The Unholy title image
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99 min.
Release Date
The Unholy poster

The Unholy is the kind of movie that brings religious extremists out of the woodwork. It takes the idea of Marian apparitions, where the Virgin Mary appears to seers in a display of supposedly divine origin, and turns them into a horror story. Based on the 1983 book Shrine by James Herbert, the screen story follows the media frenzy and religious hysteria after a deaf-mute teen, Alice, played by promising newcomer Cricket Brown, claims that the Christian Mother of God speaks to her. Alice’s story is all the more sensational because she can suddenly hear and speak for the first time, though, quite impossibly, she speaks and even sings with absolute clarity. But it’s a different Mary who has helped Alice, one compelled by Satan. The movie suggests that people who worship these apparitions might be devoting themselves to something false, even Old Scratch himself. In a way, it raises some doubt about the dozens of sites the world over featuring supposedly authentic and “verified” miracles. As the resident priest, Father Hagan (William Sadler), reminds us in a quote from Martin Luther, “Where God builds a church, the devil builds a chapel.”  

Even if you’re a person of faith, there’s no point in getting worked up over The Unholy, though many have. The movie feels like a knock-off of better franchises like The Conjuring and Insidious, despite the promising first half. The first shots evoke Mario Bava’s Black Sunday (1960). It’s 1845, and some angry Americans hammer a death mask onto an accused witch. They condemn her soul inside a “kern baby” doll, hang her from a tree, and set her body ablaze. Cut to the present, where disgraced journalist Gerry Fenn, played with charm to spare by Jeffrey Dean Morgan, finds the doll under a tree while investigating a bogus story about mutilated cows. A firm atheist, Gerry smashes the doll for his story, working a local superstition angle. In doing so, he unleashes a wispy presence calling itself Mary, which reveals itself to Alice, restores her senses, and helps her perform healing miracles. 

The scenario is Ace in the Hole (1951) meets Saint Maud (2021), but don’t let that get your hopes up. The comparison ends with its plotting. Once a Pulitzer nominee who was ousted for making up stories, Gerry hopes his exclusive on a story with international reach will restore his former glory. He selfishly fuels a media circus around Alice’s ability to help a wheelchair-bound boy walk and cure Father Hagen’s emphysema. Meanwhile, the church’s investigator, Monsignor Delgarde (Diogo Morgado, who has played Jesus more than once), can find no evidence to disprove the miracle. And the local bishop (Cary Elwes) uses the spotlight to sell “Alice Saves” t-shirts and votive candles. But this sort of fervent devotion is precisely what Mary Elnor, the nineteenth-century witch inhabiting Alice, wants. The more dupes who pledge themselves to Alice, the more souls Mary can sentence to Hell.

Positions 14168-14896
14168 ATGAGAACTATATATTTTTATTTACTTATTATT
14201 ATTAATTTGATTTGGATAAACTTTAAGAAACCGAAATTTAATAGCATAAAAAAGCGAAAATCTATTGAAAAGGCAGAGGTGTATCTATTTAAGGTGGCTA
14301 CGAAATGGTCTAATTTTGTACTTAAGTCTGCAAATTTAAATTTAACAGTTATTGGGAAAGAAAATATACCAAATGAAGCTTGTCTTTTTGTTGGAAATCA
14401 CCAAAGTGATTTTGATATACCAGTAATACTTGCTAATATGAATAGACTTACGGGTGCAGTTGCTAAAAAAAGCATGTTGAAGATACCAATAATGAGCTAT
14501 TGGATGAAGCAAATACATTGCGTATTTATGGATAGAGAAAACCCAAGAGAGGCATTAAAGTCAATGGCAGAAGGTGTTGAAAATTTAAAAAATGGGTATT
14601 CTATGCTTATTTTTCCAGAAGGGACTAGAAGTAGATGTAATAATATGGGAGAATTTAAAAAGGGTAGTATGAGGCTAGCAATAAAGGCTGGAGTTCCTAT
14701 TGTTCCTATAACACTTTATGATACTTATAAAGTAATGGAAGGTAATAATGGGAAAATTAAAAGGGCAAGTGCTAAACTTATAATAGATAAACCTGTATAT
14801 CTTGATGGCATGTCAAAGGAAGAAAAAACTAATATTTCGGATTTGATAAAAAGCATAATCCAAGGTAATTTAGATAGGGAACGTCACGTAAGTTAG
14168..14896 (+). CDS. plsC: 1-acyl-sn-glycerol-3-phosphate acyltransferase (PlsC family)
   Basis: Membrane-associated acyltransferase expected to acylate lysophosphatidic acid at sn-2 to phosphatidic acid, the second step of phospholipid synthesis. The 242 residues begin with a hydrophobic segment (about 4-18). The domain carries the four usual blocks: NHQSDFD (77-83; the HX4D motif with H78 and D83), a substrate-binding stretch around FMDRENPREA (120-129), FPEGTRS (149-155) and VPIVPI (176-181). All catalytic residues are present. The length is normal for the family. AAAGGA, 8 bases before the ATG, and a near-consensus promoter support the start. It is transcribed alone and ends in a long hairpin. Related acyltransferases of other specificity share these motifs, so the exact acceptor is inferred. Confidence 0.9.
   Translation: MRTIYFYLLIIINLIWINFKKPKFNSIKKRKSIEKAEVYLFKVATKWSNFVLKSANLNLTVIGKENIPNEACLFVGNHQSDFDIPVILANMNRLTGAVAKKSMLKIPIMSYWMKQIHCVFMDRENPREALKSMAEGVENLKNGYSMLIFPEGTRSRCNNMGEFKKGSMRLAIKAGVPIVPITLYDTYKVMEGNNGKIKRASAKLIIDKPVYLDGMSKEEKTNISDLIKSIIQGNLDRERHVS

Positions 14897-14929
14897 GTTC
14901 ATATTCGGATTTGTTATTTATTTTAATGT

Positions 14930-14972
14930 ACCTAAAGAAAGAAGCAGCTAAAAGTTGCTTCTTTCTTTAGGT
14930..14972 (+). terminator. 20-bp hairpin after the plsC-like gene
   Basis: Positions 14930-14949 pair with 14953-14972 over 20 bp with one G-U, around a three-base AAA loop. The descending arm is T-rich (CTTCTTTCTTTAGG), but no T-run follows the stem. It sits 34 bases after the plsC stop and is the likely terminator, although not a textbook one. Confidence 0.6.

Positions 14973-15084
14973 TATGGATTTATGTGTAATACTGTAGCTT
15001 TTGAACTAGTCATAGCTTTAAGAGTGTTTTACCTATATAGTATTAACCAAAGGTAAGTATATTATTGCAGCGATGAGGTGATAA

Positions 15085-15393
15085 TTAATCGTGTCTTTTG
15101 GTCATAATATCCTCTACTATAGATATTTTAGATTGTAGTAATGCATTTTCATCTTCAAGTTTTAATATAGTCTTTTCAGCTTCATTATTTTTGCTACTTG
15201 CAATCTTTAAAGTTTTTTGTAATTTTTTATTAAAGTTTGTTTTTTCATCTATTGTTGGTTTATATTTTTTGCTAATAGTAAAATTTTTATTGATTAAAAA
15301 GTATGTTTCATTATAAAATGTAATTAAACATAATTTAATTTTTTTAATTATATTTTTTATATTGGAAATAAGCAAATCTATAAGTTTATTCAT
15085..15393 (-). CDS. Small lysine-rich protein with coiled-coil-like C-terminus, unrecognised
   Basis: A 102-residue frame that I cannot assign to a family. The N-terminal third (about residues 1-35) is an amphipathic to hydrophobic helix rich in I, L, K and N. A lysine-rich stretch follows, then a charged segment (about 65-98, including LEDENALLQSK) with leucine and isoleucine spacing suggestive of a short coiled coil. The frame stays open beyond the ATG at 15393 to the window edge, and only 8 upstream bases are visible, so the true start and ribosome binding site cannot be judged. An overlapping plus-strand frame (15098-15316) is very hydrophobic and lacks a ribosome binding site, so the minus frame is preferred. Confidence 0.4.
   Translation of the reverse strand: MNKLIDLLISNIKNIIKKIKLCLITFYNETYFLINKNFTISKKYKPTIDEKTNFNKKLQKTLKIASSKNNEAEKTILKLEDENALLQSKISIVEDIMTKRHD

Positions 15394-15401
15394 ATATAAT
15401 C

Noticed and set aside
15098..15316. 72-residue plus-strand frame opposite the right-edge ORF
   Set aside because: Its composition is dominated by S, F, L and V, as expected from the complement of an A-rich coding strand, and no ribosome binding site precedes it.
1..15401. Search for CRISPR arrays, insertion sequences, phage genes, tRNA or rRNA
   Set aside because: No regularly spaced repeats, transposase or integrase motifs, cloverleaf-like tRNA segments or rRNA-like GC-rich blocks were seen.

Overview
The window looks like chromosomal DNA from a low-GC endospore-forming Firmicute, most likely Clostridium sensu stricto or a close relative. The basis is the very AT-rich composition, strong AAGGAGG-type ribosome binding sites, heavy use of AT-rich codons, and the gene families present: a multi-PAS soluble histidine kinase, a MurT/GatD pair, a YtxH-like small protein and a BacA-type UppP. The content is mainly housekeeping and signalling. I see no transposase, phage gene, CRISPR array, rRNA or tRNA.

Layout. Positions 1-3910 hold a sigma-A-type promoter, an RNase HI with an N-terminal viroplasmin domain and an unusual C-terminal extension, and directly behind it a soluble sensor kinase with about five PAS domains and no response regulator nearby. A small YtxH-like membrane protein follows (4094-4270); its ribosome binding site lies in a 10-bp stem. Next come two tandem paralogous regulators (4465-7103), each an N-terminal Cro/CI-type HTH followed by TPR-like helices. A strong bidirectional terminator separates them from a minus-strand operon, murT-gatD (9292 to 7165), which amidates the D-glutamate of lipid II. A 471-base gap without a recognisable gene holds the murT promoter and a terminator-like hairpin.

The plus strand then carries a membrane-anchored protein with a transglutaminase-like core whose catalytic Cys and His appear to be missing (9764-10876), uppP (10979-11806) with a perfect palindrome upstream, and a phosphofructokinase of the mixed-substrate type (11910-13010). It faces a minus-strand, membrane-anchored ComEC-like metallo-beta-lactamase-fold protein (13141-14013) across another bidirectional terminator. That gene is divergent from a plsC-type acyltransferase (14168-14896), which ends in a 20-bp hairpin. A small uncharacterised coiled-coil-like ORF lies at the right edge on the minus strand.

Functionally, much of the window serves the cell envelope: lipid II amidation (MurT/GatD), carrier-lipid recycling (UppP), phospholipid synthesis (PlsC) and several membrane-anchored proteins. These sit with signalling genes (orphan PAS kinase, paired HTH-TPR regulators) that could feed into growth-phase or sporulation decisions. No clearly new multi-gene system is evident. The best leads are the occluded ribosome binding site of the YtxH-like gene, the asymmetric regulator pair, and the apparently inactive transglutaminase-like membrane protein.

Screenwriter and first-time director Evan Spiliotopoulos delivers a promising setup, complete with the usual jump scares and creepy specters found in Hollywood supernatural horror. Morgan’s presence does much to convert the viewer; he convincingly plays the resident skeptic of miracles who’s turned into a believer by Alice. But gradually, the setup falls apart. The special effects become distractingly bad. When Mary isn’t whispering to Alice, her apparition dons a hooded cape and hammered-on black mask, beneath which resides a horrifyingly burned face. When the effect is rendered with practical make-up, it looks like something out of Hellraiser (1987). When it’s CGI, it looks like something out of Van Helsing (2004). Horror fans will understand the distinction. Later, Mary ignites a large crucifix and drops it on a victim, but the imagery and editing prove so unclear that we’re unsure what just happened. It’s a shame, too, because cinematographer Craig Wrobleski creates some atmospheric imagery, even if he also resorts to a few goofy “Mary cam” shots from the witch’s perspective. 

The script follows the same downward trajectory as the effects with unintentionally funny heavy-handedness in the dialogue. When Gerry’s former colleague reminds him, “You would sell your soul for a story,” he replies, “I think I already did.” The exchange plays like it was engineered for a trailer. Then there’s the overcooked finale. Gerry looks up to the sky and utters a prayer to save a life, and we feel like we’ve entered Pure Flix territory. Still, Spiliotopoulos injects a few notes of cynicism about organized religion with the bishop’s exploitation of Alice and the crowd’s desperate need to believe in something, anything. But any substantive or satirical ideas about how the media and organized religion operate similarly feel underdeveloped in favor of flashy nightmare scenes and the spider-walking ghost-witch. If The Unholy is disappointing for not developing its ideas with any sophistication, it’s downright frustrating for its failure to provide the basic pleasures of a Christian-themed horror movie.

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